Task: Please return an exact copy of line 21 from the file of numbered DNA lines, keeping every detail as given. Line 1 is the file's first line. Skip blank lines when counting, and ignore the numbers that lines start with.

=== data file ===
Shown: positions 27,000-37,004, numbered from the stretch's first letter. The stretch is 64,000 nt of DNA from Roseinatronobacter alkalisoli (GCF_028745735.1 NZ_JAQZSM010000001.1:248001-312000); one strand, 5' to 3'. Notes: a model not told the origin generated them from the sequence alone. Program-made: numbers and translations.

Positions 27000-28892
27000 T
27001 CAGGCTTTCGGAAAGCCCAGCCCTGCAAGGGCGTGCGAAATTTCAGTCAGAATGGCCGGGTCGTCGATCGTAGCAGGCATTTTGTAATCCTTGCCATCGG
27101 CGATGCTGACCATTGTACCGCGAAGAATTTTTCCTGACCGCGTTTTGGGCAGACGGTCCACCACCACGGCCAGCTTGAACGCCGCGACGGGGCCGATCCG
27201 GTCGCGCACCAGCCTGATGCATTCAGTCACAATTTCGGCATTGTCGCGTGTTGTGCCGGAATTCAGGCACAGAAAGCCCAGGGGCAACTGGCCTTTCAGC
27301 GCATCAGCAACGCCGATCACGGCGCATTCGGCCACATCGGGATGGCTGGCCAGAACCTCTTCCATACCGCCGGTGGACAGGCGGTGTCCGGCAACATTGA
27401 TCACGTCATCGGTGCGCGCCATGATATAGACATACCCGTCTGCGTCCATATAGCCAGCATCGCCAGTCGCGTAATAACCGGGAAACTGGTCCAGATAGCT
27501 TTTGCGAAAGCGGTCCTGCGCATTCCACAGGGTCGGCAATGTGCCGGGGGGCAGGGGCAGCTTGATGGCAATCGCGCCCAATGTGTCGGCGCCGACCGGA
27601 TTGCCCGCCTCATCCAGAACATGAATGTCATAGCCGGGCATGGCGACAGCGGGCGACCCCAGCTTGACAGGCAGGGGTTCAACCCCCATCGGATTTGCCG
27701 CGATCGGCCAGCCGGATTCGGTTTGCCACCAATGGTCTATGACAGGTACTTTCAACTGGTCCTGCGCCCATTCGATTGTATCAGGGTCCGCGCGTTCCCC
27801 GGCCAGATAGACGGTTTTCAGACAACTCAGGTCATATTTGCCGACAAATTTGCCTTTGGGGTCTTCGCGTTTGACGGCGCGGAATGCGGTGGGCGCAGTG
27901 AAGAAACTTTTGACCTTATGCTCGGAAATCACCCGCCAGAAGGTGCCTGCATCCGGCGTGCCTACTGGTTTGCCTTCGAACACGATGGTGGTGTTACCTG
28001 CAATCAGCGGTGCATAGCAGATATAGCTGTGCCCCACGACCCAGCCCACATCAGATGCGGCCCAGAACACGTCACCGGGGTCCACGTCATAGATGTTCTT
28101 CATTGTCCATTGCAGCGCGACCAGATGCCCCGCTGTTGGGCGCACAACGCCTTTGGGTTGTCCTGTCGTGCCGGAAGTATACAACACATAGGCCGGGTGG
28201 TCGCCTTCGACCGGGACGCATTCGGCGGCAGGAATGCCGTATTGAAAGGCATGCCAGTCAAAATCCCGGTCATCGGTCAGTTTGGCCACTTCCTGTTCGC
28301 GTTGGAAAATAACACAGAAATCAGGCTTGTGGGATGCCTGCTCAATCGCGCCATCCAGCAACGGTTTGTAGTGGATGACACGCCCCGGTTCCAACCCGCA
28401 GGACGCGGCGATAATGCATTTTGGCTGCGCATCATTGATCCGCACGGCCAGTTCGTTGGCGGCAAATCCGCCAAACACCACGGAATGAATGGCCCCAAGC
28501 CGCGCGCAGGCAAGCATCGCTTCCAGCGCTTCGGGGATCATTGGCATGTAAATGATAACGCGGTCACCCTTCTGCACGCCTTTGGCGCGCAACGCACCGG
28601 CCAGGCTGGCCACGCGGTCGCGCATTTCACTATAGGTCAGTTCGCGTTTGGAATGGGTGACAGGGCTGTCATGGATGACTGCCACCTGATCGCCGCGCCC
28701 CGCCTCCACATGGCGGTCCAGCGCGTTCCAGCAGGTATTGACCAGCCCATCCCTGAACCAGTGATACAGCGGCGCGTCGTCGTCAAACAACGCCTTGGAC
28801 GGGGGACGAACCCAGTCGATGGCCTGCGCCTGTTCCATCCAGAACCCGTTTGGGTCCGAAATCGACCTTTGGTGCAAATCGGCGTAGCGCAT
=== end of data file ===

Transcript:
28701 CGCCTCCACATGGCGGTCCAGCGCGTTCCAGCAGGTATTGACCAGCCCATCCCTGAACCAGTGATACAGCGGCGCGTCGTCGTCAAACAACGCCTTGGAC